Set in Authority
In 1906, two years after the appearance of her best-known novel, The Imperialist, Duncan published its darker twin, an Anglo-Indian novel which returns to political themes but with a deeper and more clinical irony than in her previous work. Set in Authority is about illusions: the imperial illusions of those who rule and are ruled; the illusions of families about their members; the illusions of men and women about each other. The setting moves between the political drawing rooms of London and the English station at Pilaghur in the province of Ghoom, where the murder of a native by an English soldier changes the lives of a cast of ruthlessly observed characters. Duncan, who grew up in Ontario, led a remarkably varied life, working as a political correspondent (writing for the Washington Post, the Toronto Globe and the Montreal Star) and living in India for over twenty years. She is increasingly being regarded as deserving of a place among the first rank of nineteenth- and early twentieth-century novelists; the re-publication of Set in Authority will do nothing to dispel that view.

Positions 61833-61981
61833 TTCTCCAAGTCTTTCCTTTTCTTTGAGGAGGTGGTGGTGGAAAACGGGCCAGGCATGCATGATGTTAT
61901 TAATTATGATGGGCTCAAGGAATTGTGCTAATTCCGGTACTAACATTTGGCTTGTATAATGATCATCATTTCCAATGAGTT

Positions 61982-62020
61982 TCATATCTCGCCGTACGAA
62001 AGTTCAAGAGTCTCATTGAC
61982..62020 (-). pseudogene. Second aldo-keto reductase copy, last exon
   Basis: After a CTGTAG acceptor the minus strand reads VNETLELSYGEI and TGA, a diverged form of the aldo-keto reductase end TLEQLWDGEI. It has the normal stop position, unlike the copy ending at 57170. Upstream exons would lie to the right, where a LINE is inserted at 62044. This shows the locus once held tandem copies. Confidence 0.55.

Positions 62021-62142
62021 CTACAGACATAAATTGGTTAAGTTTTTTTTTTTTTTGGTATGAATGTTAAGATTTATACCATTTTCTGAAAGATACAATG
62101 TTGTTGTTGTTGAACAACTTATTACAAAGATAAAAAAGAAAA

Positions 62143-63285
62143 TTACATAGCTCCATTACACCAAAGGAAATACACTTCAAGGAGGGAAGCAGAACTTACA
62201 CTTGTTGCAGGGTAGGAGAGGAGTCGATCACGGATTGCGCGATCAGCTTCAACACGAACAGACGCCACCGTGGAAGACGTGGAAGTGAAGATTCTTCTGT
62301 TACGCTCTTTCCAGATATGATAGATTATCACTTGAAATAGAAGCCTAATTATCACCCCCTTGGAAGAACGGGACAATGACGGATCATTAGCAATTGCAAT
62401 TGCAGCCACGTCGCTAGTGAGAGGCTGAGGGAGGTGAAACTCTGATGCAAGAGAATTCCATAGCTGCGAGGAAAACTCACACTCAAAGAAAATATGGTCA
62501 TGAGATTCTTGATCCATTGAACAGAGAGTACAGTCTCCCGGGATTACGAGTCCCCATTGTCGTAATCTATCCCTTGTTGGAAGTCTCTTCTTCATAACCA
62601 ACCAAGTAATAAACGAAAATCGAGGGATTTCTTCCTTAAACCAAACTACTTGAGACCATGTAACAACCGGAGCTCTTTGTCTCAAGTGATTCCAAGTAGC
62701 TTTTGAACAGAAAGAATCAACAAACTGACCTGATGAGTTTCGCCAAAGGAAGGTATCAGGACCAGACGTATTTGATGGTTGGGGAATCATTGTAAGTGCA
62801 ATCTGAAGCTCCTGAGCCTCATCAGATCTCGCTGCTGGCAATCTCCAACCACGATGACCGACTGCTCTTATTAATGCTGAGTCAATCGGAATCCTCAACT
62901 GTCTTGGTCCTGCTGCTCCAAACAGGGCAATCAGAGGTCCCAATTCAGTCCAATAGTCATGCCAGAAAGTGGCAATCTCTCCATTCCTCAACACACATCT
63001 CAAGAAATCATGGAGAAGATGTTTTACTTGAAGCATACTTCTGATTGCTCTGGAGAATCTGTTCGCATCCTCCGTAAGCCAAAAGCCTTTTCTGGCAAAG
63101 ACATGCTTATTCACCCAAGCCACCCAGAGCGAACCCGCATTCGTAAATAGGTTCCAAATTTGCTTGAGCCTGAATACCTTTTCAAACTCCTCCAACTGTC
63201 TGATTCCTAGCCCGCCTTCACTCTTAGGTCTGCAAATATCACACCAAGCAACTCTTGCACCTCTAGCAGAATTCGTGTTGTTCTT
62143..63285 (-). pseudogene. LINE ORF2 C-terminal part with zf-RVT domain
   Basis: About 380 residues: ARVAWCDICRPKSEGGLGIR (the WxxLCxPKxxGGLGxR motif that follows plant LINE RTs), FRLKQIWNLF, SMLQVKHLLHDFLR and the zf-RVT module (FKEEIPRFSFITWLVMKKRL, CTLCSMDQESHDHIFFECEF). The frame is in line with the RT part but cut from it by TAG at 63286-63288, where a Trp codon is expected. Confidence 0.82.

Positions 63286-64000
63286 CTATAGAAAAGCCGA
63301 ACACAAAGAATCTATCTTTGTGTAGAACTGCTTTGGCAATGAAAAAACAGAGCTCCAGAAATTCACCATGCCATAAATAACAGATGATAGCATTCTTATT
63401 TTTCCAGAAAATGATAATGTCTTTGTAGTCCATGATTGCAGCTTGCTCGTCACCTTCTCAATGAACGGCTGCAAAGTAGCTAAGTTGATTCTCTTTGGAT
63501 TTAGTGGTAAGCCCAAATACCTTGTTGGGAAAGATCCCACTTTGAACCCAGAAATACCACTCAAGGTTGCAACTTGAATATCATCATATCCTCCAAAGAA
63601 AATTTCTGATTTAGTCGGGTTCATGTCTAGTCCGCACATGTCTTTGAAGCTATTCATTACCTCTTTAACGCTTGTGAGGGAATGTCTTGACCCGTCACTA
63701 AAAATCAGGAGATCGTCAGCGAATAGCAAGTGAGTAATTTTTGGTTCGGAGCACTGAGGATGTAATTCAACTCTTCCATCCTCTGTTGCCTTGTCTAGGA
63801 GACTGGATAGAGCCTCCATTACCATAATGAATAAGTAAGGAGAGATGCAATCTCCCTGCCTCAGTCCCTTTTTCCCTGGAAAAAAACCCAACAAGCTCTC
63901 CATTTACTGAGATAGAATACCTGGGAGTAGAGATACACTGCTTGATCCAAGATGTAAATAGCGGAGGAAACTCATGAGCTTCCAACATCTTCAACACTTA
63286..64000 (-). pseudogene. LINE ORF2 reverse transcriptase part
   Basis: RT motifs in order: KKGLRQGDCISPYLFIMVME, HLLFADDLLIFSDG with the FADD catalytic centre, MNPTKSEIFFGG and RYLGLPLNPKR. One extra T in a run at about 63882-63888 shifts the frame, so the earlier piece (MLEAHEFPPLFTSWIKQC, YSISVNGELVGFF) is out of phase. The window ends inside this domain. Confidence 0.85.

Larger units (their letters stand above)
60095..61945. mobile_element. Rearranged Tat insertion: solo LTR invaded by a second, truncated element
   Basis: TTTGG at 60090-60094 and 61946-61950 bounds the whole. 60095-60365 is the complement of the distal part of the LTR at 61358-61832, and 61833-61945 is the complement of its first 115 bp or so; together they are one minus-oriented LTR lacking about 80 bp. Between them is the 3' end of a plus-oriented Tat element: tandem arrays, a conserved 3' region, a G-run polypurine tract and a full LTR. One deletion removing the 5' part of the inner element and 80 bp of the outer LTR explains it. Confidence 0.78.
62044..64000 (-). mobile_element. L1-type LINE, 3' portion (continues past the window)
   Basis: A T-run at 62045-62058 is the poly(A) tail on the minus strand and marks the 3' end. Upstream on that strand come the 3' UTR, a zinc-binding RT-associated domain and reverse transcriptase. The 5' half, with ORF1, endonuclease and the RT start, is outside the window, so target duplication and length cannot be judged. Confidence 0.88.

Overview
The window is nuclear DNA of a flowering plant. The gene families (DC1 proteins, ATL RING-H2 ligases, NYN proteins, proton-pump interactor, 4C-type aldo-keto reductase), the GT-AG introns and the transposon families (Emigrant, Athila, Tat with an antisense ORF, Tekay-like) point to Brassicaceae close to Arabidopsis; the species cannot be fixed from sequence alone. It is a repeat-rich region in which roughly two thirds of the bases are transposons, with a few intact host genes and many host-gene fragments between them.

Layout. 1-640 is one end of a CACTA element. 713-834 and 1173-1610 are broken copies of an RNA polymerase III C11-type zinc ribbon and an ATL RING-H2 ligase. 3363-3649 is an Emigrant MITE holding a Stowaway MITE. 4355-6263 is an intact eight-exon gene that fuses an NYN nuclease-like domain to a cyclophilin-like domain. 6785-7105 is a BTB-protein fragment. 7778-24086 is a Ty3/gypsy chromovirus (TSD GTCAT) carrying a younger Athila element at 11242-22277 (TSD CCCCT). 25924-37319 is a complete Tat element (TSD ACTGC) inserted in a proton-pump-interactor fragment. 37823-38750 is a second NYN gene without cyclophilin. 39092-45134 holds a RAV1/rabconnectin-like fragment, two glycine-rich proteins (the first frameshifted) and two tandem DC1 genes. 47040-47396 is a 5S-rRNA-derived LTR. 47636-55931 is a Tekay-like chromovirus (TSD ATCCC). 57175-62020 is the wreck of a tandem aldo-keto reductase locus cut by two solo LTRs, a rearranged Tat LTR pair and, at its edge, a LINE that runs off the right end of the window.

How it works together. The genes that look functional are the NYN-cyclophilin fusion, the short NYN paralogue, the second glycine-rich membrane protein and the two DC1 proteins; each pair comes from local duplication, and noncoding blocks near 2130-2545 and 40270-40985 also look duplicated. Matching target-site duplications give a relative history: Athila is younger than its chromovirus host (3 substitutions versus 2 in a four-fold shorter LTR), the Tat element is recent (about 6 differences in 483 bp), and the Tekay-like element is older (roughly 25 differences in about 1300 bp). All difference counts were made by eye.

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A. P. Watt afraid Anglo-Indian Anthony asked ayah Barfordshires Bengal Biscuit Brantford British Calcutta CHAPTER Charles Cox Chief Commissioner Club Colonel Vetchley course Court Cousin Cinderella dear Devine Egerton Faulkner Eliot Arden England English Everard Cotes eyes feeling fellow Frayley Sambourne Ghoom Gobind Government Guzeratis hand hanged heart Henry Morgan Herbert Hiria honour hope husband Imperial Imperialist India justice Kelly Kemp Lady Thame Lavinia Lawrence Lenox Lemon letter London looked Lord Curzon Lord Thame married matter ment Miss Pearce Miss Tring miss-sahib mother native never novel novelist perhaps person Pilaghur regiment Ruth Pearce Sannaway Sara Jeannette Duncan seemed sentence Set in Authority Simla Sir Ahmed Hossein smile Social Departure soldier story talk tell thing thought tion told Tring Viceroy of India Viceroy's Victoria Watt Papers wife woman writing young